Patients were divided into four major Groups (A, B, C, and D), based on the detailed evaluations mentioned above[5,7-9].

In Group A, MAPCAs were sufficient in size and well distributed to the distal lung segments. Complete unifocalization enabled the VSD closure and RV-Pa connection (with a conduit or transannular patch repair) after an intraoperative pulmonary flow study (mean pulmonary arterial pressure [PAP] < 25 mmHg)[5].

In Group B, there were hypoplastic MAPCAs or MAPCAs with stenotic segments. Patients with intraoperative flow study (mean PAP > 25 mmHg) in Group A were also evaluated under Group B. This group of patients was treated without an intracardiac repair. They underwent unifocalization with a central shunt operation.

In Group C, confluent native hypoplastic Pas arborize to all lung segments, such that all MAPCAs were dual supply. Flow study was not performed in this group. AP window was the choice of surgery with ligations of Pa-related collaterals.

In Group D, there were MAPCAs with distal segmental stenosis. The surgical strategy in this group of patients was planned to be staged unifocalization of MAPCAs with lateral thoracotomy.

A total number of 36 patients were divided into Group A (n=14), Group B (n=18), and Group C (n=4). None of the patients was placed in Group D.

Surgical Strategy and Technique

Unifocalization of MAPCAs in Groups A and B was performed through a median sternotomy, as described by the Stanford group[5]. If there was a central pulmonary artery (cPa), the cPa and its branches were initially mobilized and dissected. The posterior mediastinum was dissected through a window by retracting the ascending aorta to the left, the superior vena cava (SVC) to the right, and the right bronchus to the cranial side. If possible, each MAPCA was identified before cardiopulmonary bypass (CPB) or heparin infusion. On CPB, MAPCAs were first encircled with vessel loops or occluded by a Yasargil neurovascular clip. By pulling on collaterals, their central dissection was performed, and their origin was definitively occluded using double hemostatic surgical clips. At this stage, thorough dissection of the collaterals and their ramifications was performed. The esophagus should be identified and protected during the dissection. We emphasize that special attention must be paid to the hilar distribution of each collateral with respect to the ipsilateral bronchial system. Ideally, the arterial branching of the pulmonary vessels should be in front of the airways in both lungs: this was the goal of unifocalization. All dissected and/or translocated collaterals were then distally clipped with Yasargil neurovascular clips (Aesculap AG & Co., Tuttlingen, Germany) and placed in a direction parallel to their distal branching to avoid distortion. The unifocalization procedure was then performed on full CPB with a beating empty heart. Dissected and translocated collaterals always provided enough tissue for direct anastomosis. All anastomoses (end-to-end for confluence reconstruction, side-to-side in all other cases) were performed with 8-0 running polypropylene sutures, and they were made as long as possible to avoid stenosis. Of course, native Pas, whenever present, were included by opening them longitudinally and using them as the basis for unifocalization. After unifocalization was completed, the cPas were enlarged with fresh autologous pericardium or with heterologous pericardium from hilum to hilum after pulmonary plasty was completed.

The left atrial vent was advanced into the left ventricle (LV) for the flow study. The lungs were ventilated, and the heart was beating. A line derived from the arterial port of the oxygenator and controlled by a roller pump was debubbled, introduced, and snagged into the pericardium together with a line for pressure recording. Using a 25% stepwise increase, a maximum blood flow of 3 L/min per m2 of body surface area was pumped into the reconstructed pulmonary arterial circulation, and the mean PAP was simultaneously recorded. The mean PAP oscillation was recorded for each incremental step of the flow study.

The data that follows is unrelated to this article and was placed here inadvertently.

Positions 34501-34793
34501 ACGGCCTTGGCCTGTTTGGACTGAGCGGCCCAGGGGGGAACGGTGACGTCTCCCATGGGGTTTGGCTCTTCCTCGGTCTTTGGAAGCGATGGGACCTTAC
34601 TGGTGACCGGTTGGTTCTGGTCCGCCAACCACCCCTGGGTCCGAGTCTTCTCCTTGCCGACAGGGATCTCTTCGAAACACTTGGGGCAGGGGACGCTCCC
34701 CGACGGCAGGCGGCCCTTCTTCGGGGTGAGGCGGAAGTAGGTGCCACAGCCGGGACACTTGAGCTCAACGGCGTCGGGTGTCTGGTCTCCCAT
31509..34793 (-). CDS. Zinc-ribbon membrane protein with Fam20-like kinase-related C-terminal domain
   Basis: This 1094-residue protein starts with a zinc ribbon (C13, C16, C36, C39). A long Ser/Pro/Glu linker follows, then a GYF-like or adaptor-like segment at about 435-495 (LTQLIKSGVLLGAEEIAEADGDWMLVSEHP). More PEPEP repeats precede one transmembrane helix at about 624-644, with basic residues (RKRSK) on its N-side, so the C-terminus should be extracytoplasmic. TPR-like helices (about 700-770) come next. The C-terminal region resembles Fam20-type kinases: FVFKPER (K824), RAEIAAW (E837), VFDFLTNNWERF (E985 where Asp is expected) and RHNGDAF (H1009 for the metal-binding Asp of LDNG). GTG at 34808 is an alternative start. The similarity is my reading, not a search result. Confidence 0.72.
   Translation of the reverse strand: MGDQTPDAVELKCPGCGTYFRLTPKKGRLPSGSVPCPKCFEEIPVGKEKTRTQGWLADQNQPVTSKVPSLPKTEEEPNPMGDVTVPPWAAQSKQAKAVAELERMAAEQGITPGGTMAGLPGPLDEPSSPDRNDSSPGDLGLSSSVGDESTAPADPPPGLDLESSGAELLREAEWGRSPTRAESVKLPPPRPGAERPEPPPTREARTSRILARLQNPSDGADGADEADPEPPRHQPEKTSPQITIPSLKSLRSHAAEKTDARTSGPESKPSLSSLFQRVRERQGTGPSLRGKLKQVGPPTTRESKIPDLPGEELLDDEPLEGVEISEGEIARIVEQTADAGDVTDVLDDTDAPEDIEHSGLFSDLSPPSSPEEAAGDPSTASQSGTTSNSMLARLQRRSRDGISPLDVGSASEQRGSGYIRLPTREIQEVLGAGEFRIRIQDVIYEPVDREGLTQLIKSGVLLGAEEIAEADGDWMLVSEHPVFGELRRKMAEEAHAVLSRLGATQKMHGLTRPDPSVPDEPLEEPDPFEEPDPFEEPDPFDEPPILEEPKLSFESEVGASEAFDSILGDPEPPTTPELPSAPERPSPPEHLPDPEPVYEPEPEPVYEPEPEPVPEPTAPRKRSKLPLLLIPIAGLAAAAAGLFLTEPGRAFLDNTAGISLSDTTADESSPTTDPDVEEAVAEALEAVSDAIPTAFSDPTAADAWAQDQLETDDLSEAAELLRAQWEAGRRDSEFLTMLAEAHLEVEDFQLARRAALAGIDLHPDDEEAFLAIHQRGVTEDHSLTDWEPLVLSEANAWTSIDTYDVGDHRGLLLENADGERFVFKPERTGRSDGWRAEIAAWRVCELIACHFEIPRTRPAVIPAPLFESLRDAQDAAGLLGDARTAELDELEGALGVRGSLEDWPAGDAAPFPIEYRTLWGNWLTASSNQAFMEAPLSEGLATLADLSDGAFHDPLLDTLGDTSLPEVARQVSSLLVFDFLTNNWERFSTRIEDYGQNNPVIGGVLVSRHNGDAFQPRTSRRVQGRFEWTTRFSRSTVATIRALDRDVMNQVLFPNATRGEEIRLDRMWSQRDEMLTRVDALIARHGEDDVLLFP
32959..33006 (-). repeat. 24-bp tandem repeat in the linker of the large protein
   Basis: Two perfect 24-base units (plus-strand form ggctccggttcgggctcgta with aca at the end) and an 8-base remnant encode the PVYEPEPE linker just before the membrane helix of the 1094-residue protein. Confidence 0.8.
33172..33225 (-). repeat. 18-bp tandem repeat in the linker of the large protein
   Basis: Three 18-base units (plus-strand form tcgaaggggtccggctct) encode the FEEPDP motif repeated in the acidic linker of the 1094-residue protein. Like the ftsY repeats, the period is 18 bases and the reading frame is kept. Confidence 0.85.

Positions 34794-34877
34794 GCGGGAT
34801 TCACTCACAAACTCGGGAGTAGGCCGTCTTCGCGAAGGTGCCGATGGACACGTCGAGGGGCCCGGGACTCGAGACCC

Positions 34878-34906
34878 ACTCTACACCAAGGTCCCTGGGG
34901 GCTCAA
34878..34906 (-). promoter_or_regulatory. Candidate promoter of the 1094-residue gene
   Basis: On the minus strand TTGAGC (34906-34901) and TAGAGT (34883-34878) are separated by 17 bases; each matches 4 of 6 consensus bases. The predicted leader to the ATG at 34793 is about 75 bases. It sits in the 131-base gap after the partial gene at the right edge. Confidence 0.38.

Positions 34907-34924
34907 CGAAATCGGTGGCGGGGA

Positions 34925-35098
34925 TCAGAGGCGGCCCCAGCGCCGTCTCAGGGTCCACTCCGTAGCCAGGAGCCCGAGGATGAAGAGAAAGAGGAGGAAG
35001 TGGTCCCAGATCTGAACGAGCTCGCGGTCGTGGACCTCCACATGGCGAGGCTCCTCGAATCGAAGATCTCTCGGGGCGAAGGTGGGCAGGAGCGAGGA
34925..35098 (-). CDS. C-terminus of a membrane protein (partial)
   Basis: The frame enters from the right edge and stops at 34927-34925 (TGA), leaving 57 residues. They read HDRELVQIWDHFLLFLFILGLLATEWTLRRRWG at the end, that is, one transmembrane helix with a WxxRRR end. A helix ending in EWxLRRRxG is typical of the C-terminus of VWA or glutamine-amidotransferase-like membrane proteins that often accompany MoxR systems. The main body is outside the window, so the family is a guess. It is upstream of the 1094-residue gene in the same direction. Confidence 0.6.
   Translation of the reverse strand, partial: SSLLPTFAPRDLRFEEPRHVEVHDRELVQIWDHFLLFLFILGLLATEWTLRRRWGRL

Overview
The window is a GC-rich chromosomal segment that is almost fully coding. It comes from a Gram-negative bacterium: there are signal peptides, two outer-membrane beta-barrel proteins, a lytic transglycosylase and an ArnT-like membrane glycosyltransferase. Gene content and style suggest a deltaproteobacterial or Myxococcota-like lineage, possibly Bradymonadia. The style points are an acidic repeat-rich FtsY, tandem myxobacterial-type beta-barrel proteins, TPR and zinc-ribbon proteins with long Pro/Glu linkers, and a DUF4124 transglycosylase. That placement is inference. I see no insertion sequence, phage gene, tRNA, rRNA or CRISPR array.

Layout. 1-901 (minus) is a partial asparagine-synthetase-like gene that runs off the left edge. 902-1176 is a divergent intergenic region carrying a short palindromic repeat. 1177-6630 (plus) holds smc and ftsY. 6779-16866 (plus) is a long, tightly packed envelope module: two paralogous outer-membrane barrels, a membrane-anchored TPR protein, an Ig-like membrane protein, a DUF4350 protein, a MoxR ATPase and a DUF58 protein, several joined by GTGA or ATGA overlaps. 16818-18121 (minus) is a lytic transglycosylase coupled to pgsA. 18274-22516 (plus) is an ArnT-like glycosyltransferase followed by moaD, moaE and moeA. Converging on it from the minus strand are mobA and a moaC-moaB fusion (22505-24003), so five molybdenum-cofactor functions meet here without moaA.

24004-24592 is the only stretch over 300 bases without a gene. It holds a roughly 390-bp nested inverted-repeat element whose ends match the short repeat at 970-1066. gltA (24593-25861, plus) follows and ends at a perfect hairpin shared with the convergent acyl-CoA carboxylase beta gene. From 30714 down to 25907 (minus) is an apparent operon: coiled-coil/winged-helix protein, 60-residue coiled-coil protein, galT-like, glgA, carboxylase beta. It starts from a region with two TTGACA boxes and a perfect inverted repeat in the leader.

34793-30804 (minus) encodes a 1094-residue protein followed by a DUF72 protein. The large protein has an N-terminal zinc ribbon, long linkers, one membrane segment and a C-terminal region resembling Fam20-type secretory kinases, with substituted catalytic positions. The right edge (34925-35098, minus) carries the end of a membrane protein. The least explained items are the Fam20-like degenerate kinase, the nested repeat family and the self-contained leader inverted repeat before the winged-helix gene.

At full flow, with mean PAP < 25 mmHg, patients proceeded to simultaneous VSD repair. At this stage, all VSD repairs were performed after aortic cross-clamping and cardiac protection with del Nido cardioplegia solution. A glutaraldehyde-treated autologous pericardial patch, or a bovine pericardial patch when autologous pericardium was unavailable, was used for VSD closure. A valved conduit (homograft, Contegra, etc.) was placed to connect the RV with the reconstructed neopulmonary arterial system. Single-stage complete correction referred to the complete unifocalization and repair performed during a single procedure without any prior interventions.

If mean PAP > 25 mmHg, a central shunt was created with a polytetrafluoroethylene graft. Fenestrated VSD closure was not used in any patient. A longitudinal incision was made on the reconstructed neopulmonary artery. A Gore-Tex conduit (5 or 6 mm) (W.L. Gore & Assoc, Flagstaff, Arizona, USA) was anastomosed end-to-side to the main Pa, and the distal end of the conduit was cut transversely as described by the Melbourne group[7].

If the patient was in Group C (native Pas were confluent and arborized to all lung segments, i.e., all MAPCAs were dual supply), regardless of the systemic oxygen saturation, a surgical AP window was created as a central shunt to promote the growth of the native Pa system.

Statistical Analysis

The Statistical Package for the Social Sciences (SPSS) software for Windows (SPSS, Chicago, Illinois, USA), version 15, was used for statistical analysis. Continuous variables were expressed as median (minimum–maximum) or mean ± standard deviation; categorical variables were expressed as percentages. Comparison of actuarial curves was performed using the Cox regression analysis.

RESULTS

Patients

A total of 36 patients (21 males and 15 females) had PA/VSD with MAPCAs. Seven patients (19%) had DiGeorge syndrome. The median age at the time of operation was 5.5 months (range 0.16-9.1 years). The median weight at the time of surgery was 8 kg (range 3.5-21 kg).